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The Wisconsin alumni magazine
Volume 1, Number 4 (Jan. 1900)

Bull, Storm
Instruction in free-hand drawing at the University,   pp. 148-153

Page 152

Wisconsin Alumni Magazine.
he is trying to explain to his class is seriously hampered as
compared with one who has this ability. A great many pupils
are constituted in such a way that only a tangible illustration,
like the picture on the blackboard, will open their minds to
the appreciation of a truth, and to the writer it would not be a
surprise, if in the near future it would be required of all new
teachers that they be capable of making simple free-hand
sketches. It might be mentioned at this place that the Uni-
versity is behind the normal schools of the state in this direc-
tion, as they all provide instruction in free-hand drawing, some
of them of very superior quality.
  Instruction in drawing has been shamefully neglected in the
schools of the state, and of necessity it will take some time to
remedy this state of affairs, as competent teachers of drawing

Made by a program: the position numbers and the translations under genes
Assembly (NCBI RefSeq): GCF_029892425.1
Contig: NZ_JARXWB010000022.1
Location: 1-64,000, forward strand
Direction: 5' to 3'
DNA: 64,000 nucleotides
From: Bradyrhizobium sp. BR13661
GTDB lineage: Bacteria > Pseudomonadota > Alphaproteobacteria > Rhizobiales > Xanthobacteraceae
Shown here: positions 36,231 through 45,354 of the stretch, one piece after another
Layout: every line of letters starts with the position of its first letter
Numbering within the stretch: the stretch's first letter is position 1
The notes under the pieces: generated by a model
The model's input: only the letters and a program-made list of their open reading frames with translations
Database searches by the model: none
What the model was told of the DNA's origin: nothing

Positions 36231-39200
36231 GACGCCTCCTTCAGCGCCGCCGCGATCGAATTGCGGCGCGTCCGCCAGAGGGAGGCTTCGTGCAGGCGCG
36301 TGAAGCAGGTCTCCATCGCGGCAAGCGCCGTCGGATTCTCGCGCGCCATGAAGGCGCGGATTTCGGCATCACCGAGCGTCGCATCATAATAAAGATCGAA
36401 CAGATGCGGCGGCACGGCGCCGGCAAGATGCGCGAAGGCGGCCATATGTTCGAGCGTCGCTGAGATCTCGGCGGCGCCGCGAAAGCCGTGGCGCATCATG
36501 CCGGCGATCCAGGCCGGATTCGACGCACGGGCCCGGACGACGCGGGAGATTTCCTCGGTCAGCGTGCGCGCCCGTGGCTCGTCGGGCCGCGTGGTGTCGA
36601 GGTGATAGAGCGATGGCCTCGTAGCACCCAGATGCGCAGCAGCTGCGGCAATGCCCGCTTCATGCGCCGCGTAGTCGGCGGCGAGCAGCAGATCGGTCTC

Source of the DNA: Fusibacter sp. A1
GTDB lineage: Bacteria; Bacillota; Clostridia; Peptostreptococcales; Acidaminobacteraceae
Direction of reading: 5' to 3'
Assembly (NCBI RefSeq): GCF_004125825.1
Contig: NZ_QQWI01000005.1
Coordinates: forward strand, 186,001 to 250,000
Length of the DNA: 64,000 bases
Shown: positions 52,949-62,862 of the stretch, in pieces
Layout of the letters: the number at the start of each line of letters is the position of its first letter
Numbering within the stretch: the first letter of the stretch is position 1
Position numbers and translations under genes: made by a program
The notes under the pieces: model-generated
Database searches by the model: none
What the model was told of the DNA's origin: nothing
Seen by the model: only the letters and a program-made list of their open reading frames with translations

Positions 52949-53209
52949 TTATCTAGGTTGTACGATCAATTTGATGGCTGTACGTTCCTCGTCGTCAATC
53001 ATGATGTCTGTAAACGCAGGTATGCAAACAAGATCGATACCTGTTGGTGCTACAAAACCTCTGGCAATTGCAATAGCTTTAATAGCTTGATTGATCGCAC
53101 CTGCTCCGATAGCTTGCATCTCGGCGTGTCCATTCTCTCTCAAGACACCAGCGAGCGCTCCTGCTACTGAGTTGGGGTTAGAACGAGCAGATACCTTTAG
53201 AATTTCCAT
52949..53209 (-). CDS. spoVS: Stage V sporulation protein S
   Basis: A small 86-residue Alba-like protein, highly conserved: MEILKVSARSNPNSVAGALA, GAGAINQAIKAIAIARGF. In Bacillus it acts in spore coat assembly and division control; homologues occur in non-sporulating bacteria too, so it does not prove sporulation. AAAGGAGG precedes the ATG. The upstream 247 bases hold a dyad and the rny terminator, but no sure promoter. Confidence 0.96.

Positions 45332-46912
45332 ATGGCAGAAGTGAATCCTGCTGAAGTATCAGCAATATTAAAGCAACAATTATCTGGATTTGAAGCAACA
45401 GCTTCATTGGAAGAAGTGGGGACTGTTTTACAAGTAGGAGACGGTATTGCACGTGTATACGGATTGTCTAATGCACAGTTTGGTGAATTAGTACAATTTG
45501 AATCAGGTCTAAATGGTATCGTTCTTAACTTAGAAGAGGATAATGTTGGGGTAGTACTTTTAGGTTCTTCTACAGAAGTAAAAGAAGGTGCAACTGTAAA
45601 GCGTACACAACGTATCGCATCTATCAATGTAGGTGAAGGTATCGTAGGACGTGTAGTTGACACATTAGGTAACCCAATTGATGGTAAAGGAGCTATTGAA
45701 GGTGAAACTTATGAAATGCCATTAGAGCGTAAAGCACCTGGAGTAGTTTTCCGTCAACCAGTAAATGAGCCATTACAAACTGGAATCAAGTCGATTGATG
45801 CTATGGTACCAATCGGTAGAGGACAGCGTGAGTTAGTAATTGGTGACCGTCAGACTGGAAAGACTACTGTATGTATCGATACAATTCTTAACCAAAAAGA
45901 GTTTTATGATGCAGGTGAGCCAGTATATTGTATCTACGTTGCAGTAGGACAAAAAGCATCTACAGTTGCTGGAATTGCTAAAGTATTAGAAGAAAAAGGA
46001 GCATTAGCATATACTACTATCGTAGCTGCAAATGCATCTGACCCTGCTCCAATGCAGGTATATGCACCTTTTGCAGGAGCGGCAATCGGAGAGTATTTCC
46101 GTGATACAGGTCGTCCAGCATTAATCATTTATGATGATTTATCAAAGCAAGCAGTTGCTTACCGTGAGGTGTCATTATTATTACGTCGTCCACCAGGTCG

are wanting. In the common schools of the state there can of
course never be any special teacher of drawing, and it is there-
fore very important to educate teachers for the common
schools who are fairly competent to teach this branch. These
teachers will necessarily come from the high schools or from
the normal schools, and as the University is providing a large
number, and should provide a still larger number, of the teach-
ers of the high schools, it becomes a matter of great importance
that the University should provide such instruction that the
coming high school teachers should be capable of educating
their pupils in such a manner that the instruction in drawing in
the common schools should not be more or less of a farce, as
the case is at present. In the larger cities the instruction in
drawing in the high school is given by a specialist, and the
University ought to offer the necessary opportunity for the edu-
cation of such teachers; but in most places the ordinary teacher
must give the instruction, if it be given at all, and it therefore
seems necessary also for this reason that our University should
provide the needed instruction in drawing.
  To all those students who frequent the University and do not
select a profession proper, but instead take up some other
practical business for their life's work, it seems evident that
free-hand drawing should be as much a necessity as any one

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